Campaigning ahead of Sunday run-off to see who will be France’s centre-right presidential nominee has turned into a war of words. On the economy there is not much to separate Francois Fillon and Alain Juppe but on social issues such as abortion, “outdated” and “reactionary” have been banded about.
One particular issue, that of relations with Russia, drew accusations of “complacency” from Alain Juppe.
“To engage in talks with Russia does mean we become yes men….It means telling them the truth. (…) one does not annex part of a neighbouring country and violate all international laws; this is what (President Putin) did with Crimea. (…) when agreements are signed, like the Minsk agreement to re-establish peace in Ukraine, it must be respected. It’s true there are weaknesses on the Ukrainian side, but we also know that Russia is stirring (tensions) within the Ukrainian separatists.”
At a rally in Lyon in central France, Francois Fillon defended his “more open minded” attitude towards Russia. Fillon has been quoted as saying there is “no choice but to turn to the Russians and the Syrian regime to eradicate Islamic militants”.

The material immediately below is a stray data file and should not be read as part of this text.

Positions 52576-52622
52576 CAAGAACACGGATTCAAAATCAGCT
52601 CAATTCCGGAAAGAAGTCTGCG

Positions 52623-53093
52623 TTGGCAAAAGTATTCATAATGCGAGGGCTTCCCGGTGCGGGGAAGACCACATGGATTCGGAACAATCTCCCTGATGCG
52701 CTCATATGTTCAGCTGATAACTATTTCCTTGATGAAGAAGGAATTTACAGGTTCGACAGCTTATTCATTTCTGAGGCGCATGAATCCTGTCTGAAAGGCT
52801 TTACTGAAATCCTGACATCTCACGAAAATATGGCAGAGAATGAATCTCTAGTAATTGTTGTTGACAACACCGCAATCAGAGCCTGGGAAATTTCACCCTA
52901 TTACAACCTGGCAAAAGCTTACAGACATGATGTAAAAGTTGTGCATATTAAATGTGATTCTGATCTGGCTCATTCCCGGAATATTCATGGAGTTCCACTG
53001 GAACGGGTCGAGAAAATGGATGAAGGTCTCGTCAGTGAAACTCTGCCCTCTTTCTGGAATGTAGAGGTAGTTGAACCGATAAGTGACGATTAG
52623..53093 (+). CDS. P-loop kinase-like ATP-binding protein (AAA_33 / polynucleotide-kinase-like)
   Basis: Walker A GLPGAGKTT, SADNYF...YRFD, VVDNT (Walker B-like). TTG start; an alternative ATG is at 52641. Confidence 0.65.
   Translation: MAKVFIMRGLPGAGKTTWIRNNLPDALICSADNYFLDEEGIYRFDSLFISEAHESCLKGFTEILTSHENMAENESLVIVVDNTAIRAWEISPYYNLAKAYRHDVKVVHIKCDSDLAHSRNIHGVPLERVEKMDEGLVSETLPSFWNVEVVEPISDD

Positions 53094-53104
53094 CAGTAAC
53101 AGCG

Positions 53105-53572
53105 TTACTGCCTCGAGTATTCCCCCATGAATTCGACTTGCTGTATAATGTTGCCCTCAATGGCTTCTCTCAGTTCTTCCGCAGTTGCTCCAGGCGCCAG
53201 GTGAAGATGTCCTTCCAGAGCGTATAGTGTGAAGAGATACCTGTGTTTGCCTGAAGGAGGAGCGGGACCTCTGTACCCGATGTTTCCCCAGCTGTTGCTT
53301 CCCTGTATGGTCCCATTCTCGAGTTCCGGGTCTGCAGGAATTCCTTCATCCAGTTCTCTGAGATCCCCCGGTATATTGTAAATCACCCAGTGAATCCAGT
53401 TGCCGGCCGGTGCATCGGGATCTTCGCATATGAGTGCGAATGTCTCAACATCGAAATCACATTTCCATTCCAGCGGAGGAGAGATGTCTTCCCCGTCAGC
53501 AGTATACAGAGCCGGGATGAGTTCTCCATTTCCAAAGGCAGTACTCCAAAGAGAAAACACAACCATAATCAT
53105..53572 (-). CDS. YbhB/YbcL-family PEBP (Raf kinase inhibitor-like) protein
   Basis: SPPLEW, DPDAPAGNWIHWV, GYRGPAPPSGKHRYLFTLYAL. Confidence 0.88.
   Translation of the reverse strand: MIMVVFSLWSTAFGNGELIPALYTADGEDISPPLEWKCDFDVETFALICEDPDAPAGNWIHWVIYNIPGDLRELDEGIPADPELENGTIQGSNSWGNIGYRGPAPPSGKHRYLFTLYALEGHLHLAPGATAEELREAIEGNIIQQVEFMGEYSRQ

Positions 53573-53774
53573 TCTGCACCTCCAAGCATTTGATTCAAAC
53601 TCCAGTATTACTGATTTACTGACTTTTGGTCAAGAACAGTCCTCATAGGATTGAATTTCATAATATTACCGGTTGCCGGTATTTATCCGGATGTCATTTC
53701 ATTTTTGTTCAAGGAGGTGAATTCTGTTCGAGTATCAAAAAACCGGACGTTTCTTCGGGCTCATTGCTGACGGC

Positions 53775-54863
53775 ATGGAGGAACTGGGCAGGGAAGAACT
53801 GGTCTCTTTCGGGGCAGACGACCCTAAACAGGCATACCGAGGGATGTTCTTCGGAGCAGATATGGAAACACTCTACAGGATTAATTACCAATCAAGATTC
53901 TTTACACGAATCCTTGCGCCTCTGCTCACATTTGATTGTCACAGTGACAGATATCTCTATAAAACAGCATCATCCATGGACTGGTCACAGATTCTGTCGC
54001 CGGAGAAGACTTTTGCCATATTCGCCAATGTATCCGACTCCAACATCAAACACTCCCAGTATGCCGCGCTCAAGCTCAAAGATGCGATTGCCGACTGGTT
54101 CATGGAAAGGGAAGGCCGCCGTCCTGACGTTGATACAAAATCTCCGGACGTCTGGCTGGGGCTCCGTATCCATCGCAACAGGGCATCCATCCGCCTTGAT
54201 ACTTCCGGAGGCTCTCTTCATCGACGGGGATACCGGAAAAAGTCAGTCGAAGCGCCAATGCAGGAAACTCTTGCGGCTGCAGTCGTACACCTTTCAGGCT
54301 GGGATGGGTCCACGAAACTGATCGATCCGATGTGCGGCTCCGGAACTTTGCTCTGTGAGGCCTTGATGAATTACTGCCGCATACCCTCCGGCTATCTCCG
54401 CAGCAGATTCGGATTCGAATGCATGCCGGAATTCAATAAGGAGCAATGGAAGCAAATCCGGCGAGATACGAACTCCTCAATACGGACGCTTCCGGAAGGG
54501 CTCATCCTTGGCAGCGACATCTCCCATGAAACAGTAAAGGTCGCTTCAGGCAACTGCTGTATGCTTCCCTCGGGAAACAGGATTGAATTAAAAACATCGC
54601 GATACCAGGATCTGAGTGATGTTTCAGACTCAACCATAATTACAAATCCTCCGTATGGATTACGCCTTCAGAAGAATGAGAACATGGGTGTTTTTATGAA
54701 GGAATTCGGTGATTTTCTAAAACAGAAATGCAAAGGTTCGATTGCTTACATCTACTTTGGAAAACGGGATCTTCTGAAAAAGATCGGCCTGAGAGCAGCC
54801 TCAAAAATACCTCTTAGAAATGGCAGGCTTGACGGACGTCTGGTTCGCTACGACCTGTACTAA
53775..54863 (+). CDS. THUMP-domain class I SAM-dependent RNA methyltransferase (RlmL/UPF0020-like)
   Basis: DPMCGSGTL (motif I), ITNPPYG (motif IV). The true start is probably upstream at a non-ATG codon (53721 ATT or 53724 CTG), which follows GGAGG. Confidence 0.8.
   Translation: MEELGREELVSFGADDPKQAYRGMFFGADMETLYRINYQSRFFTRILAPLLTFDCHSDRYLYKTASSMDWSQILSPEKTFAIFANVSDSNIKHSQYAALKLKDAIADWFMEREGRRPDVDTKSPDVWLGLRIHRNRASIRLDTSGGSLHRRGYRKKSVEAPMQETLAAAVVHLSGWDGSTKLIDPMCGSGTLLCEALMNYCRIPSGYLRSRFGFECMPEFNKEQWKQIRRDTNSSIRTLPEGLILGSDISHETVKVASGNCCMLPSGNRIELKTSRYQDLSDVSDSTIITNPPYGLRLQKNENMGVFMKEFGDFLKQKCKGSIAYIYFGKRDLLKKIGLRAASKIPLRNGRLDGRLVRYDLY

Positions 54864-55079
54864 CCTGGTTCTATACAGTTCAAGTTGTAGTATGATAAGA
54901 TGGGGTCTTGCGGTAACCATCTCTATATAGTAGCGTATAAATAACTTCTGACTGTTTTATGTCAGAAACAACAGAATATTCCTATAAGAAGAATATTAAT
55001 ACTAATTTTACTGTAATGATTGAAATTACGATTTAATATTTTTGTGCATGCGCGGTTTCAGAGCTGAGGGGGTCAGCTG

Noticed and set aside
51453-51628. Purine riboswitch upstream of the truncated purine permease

“I hear how the friends of my opponent are criticising me of a willingness to normalise our relationship with Russia with more cooperation and honesty. I will let them say what they want, but I will always use whatever means to protect the French but I will cooperate with all countries willing to take down ISIL.”
Fillon became the unexpected frontrunner in the Republican race last Sunday beating favourite Alain Juppe into second place. Together they scored the shock knockout of ex-President Nicolas Sarkozy.
Whoever wins the candidacy on November 27 is expected to beat far-right National Front leader Marine Le Pen to the presidency in the 2017 election.